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Pittsburgh Summer Program 4
A Summer Program in Philosophy of Science for Underrepresented Groups
Center for Philosophy of Science
University of Pittsburgh
July 13 to July 17, 2020

Thought Experiments in Science

John D. Norton

on Tuesday July 14, 10:30am - 12:45pm

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Please Think About this Problem

Thought experiments in science are remarkable, or at least they appear so. Through them, we can learn about the world, not by conducting a real experiment, but merely by imagining such experiments. This poses the problem that will be the focus of our meeting:

The epistemological problem of thought experiments in science:
How can merely experimenting in thought provide new knowledge of the natural world?

Please Do This in Preparation

1. Select a thought experiment that interests you. If you can, select one in a science, since that will be closest to the lecture and readings. Otherwise, select one in philosophy.

2. Decide whether the thought experiments succeeds in establishing the result sought.

3. If it succeeds, how did it do it? If it fails, why did it fail?

Be ready to explain your chosen thought experiment to the class.

Primary Readings

James Robert Brown and Yiftach Fehige, "Thought Experiments", The Stanford Encyclopedia of Philosophy

John D. Norton, "Why Thought Experiments Do Not Transcend Empiricism" pp. 44-66 in Christopher Hitchcock (ed.) Contemporary Debates in the Philosophy of Science. Blackwell, 2004. Download

Secondary Readings

At various times, I have written accounts of different thought experiments in physics. Here are links to some of them for you to browse, as your inclinations lead you.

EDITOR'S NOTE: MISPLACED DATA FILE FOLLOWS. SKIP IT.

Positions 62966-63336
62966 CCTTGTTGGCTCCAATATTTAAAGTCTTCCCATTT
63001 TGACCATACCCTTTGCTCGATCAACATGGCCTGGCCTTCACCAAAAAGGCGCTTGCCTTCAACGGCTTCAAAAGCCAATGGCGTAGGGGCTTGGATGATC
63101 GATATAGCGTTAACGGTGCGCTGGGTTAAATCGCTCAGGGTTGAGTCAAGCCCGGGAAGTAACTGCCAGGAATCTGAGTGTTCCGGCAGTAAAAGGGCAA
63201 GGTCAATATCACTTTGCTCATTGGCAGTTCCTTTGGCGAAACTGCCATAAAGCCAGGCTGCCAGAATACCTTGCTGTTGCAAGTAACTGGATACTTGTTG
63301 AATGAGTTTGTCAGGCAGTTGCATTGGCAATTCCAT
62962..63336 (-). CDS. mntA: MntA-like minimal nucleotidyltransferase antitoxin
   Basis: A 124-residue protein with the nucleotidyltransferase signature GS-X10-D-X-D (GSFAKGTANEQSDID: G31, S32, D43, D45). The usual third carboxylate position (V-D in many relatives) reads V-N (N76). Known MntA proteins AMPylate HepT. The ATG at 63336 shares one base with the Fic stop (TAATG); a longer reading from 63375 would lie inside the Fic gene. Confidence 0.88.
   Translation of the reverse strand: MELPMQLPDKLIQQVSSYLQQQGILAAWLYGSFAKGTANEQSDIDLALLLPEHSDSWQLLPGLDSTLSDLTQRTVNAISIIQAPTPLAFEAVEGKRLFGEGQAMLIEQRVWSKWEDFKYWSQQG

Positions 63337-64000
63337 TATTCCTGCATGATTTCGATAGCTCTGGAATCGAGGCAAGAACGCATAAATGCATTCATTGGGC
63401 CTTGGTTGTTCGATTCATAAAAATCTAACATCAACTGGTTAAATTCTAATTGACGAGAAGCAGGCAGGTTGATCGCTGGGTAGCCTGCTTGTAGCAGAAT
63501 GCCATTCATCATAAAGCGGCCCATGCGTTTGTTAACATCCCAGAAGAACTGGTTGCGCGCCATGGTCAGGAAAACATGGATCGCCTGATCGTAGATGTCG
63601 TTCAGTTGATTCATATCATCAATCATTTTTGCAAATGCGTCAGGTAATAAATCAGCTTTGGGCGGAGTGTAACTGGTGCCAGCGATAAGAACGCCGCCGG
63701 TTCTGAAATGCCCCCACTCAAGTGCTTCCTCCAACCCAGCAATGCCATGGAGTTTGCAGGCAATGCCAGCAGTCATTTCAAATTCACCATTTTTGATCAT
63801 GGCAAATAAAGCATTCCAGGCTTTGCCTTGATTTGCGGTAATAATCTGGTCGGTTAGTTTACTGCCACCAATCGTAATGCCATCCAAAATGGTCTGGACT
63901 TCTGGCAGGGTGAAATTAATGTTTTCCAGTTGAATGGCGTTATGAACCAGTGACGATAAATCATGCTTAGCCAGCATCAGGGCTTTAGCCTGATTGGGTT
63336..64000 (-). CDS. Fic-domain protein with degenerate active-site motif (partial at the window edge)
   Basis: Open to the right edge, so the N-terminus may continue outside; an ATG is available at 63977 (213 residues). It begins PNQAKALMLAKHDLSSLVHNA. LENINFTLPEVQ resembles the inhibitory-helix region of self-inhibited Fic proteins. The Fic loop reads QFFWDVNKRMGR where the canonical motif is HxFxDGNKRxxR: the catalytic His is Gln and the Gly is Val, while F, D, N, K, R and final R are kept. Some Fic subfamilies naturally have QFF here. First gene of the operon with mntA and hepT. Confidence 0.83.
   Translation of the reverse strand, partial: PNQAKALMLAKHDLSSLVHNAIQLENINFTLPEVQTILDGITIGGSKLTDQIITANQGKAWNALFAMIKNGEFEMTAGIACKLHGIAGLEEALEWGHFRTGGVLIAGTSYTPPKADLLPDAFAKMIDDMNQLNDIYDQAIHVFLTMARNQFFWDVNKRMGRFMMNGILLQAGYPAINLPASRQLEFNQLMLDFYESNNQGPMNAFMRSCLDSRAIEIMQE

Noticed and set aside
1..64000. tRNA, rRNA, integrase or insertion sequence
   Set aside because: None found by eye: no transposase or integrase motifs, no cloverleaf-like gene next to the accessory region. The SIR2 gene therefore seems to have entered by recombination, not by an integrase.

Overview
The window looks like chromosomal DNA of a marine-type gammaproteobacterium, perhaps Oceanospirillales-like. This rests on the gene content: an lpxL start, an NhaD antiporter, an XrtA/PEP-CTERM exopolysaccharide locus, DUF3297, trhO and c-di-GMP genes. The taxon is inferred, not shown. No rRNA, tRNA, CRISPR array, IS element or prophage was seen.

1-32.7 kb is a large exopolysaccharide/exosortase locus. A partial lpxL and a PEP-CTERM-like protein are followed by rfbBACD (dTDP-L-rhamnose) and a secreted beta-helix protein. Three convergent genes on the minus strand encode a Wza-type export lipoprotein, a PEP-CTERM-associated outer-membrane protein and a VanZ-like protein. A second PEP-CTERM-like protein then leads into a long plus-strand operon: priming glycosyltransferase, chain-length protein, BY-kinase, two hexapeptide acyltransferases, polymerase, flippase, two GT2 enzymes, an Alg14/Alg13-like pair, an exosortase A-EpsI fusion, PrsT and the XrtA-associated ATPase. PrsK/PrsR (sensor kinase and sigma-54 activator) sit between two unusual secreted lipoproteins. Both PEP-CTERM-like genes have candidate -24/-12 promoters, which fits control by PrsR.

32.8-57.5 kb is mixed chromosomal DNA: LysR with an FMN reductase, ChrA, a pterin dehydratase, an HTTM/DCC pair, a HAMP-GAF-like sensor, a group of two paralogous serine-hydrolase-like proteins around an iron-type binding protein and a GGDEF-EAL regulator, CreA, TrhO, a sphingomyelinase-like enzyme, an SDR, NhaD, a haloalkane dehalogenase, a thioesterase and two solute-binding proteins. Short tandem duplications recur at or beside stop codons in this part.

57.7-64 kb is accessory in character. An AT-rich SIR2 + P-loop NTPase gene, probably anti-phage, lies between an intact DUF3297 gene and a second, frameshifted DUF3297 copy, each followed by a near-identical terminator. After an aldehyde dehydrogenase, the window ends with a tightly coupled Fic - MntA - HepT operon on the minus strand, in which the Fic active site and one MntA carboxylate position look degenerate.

Here's an early survey of several of Einstein's thought experiments (and the first statement of the "argument" view):
"Thought Experiments in Einstein's Work," in Thought Experiments In Science and Philosophy, eds. T. Horowitz, G. J. Massey, Savage, MD: Rowman and Littlefield, 1991. 

This is one of Einstein's most famous thought experiments and, it turns out, one that is almost invariably misunderdstood. Find out what Einstein was really up to:
"Chasing the Light: Einstein's Most Famous Thought Experiment," Thought Experiments in Philosophy, Science and the Arts, eds., James Robert Brown, Mélanie Frappier and Letitia Meynell, New York: Routledge, 2013. pp. 123-140.

There is, in my view, no doubt as to the worst thought experiment in science, both for its misuse of the medium and the lingering confusion it has caused.
"The Worst Thought Experiment," Prepared for The Routledge Companion to Thought Experiments. Eds. Michael T. Stuart, James Robert Brown, and Yiftach Fehige.

Just what does it take to build an infinite lottery machine that chooses among an infinity of outcomes without favor? The thought experiment turns out to be much harder and more intriguing than I expected.
"How to Build an Infinite Lottery Machine," European Journal for Philosophy of Science, 8 (2018), pp. 71-95.
"How NOT to Build an Infinite Lottery Machine," manuscript.

For more, see my page on thought experiments.